Stockade Curiosity: Henry Hudson

Hudson

More water is named after Henry Hudson than any other person on planet Earth. New York, New Jersey, and Canada itself can all esteem Mr. Hudson as their progenitor. And yet, as far as I can tell, the man was an utter failure.


Ol' Henry made a name for himself for being a competent Captain with eyes toward fame and glory. His lifelong mission was to find a western seafaring passage to Asia. He gave it the old college try, running into Greenland and New York, only to come back home empty handed. But, God bless him, he was a man on a mission. In pursuit of this mission he would ultimately lay down his life.


1610: the year Henry Hudson began his final journey. He took a crew of roughly twenty men (his teenage son numbered among their ranks), and set sail from Europe on a boat aptly named Discovery.

As the story goes, Hudson found what's now called the Hudson strait, and, WHAMMO! the world became his oyster. The crew became convinced that Hudson's Gospel of a passage to Asia was now theirs for the discovering'! And there was much joy on the shores of Hudson's mind! Hudson was going to make history, and connect the world entire by water.


Sadly, by August of that year, their vessel led them from the strait into the horror that was to be named Hudson Bay.


Week after week, over and over and over again, Discovery was mocked by dead ends. Despair at every shoreline. The passageway to the Pacific was collapsing in on them. Then, horror. By November their ship was overcome by ice. Trapped. The crew ditched the Discovery and held up on land until June of 1611.


And this is where the story gets foggy... and mysterious. A mutiny occurred in which Hudson, his son, and seven other crewmen were forced into a shallop. The Discovery headed home for England. Hudson's new, much more modest boat would never be found, nor would he. His fate remains a mystery. The story of the mutiny is, understandably, quite suspect in that we only know of it from the retelling of the surviving mutineers. Supposedly, as Hudson undocked the Discovery, he refused to listen tot any talk of retreating home. Henry lusted for that passageway across the dark globe, and so he walked the plank off his own vessel, into mystery, and most assuredly, into death.


A further twist of the knife is found in the testimony of one of the head mutineers. The man claimed that after abandoning Hudson and co. to the tiny skiff, they battled with all their might to follow the mutinied Discovery. Apparently the little boat that could, the UNdiscovery, trailed its big sister for days, before the mutineers decided to double down the sails and leave the specter of the past to fade into shadow. What a terror to track your murderer like that…

Hudson 2

That leaves us with a mysterious path to contemplate…

What happened to Hudson, and what reverberated through the halls of his mind as he led his crew to doom?

Surely Sir Hudson, perhaps more than any other man lost in history, could empathize in his inner soul with the words Shakespeare wrote (right around the same time, to boot!):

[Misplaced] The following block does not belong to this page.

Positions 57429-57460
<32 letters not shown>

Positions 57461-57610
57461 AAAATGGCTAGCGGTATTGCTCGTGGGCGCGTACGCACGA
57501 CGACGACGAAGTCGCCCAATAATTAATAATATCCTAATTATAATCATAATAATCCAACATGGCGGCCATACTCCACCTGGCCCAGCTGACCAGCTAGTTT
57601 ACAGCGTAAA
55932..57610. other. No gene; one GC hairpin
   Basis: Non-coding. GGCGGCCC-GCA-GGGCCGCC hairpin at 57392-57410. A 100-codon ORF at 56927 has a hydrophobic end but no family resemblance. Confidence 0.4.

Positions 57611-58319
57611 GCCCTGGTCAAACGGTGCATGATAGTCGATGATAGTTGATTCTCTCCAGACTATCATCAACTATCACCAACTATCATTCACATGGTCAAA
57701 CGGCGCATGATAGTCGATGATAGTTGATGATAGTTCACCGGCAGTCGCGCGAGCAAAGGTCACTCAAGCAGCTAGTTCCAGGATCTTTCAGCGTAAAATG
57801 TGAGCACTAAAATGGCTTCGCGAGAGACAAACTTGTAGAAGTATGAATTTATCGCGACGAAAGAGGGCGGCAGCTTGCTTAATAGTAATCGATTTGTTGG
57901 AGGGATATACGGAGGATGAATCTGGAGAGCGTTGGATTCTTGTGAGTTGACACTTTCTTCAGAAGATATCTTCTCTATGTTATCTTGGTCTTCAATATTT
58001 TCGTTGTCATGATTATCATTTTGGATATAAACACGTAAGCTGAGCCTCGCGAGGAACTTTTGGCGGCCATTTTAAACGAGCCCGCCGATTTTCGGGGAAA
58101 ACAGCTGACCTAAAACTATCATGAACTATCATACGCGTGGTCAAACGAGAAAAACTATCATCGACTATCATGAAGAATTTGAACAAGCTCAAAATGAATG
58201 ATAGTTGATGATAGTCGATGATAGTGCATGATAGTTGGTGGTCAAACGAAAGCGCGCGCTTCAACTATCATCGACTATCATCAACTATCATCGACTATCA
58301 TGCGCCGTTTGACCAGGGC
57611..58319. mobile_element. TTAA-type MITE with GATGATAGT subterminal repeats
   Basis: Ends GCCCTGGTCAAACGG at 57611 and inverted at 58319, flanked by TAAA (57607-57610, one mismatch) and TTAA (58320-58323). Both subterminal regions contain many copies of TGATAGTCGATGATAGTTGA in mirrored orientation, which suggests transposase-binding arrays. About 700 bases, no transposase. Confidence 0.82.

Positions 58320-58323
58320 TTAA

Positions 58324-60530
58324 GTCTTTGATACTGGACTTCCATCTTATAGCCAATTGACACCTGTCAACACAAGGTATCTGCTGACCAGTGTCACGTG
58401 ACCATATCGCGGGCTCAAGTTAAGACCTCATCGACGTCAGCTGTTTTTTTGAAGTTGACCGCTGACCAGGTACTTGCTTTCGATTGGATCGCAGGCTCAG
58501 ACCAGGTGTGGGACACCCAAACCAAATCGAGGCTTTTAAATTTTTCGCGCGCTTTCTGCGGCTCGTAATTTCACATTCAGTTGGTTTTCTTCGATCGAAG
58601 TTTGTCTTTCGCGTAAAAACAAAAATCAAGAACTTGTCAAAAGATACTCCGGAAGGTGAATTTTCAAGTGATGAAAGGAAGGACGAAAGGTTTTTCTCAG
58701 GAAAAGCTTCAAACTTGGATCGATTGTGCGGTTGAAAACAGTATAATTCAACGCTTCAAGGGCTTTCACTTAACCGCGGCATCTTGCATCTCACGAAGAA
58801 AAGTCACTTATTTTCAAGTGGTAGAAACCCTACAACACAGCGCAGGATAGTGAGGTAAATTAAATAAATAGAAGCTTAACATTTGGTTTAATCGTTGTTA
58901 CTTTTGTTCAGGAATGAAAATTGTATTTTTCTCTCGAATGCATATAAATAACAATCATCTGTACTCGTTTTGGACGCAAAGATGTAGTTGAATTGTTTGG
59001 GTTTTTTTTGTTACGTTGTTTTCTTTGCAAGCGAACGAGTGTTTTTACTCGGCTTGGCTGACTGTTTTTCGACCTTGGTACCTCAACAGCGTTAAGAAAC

But that the dread of something after death,
The undiscover’d country from whose bourn
No traveller returns, puzzles the will
And makes us rather bear those ills we have
Than fly to others that we know not of?
Hamlet, Act II, Scene I

Worse still, as Hudson found not Asia, but death, he did so with his near-adult son by his side. What is that like, to find the pangs of death slowly haunting you and your progeny -- to know its scent so personally?

Dante Alighieri relates a final story of Homer's Odysseus in his Divine Comedy, wherein he finds the wayward Greek protagonist at a low level in hell. Here, Odysseus tells Dante his final story… After returning home to Ithaca and living out his old age in splendor with the love of his youth Penelope, Homer slowly settles into despair. He is a man of adventure, and without it, feels lost. So then, Odysseus saddles up his boat and crew and heads towards the Western sea. Yes, the Western sea, just as Hudson did. After five months of sailing, Homer stumbles upon a great mountain rising up from the sea. At that moment a storm strikes Odysseus, and he along with his crew enter into death.

Odysseus awoke to find himself governed by the demons of hell for eternity; his obsession leading him not into the light of knowledge, but the darkness of hell itself.

Worse still, as Hudson found not Asia, but death, he did so with his near-adult son by his side. What is that like, to find the pangs of death slowly haunting you and your progeny -- to know its scent so personally? 


There are some countries, some places beyond our imagination, that we won't ever find in this life. And if we dare to travel there, we'll first find ourselves slipping off this mortal coil before the form of their answers reveal themselves to us. 

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The band Vampire Weekend included a song entitled "Hudson" as the denouement on their album "Modern Vampires of the City". As a close, here's a link to that song, and pasted below are the song’s final lyrics. Enjoy. Over and Over again.


Hudson died in Hudson bay, 
But I was born on sodden place, 
The rising tide helped me decide, 
To change my name again.

Some men tend to linger on, 
And some make haste from Babylon, 
Some were on the ruined home, 
Rejoicing... To the end.

Over and over again are these never-ending visions, 
Over and over again like a prize that's changed in hands, 
The time has come, 
The clock is such a drag, 
All you who change your stripes, 
Can wrap me in the flag.

The lines are drawn, 
The map is such a drag, 
All you who change your stripes, 
Can wrap me in the flag.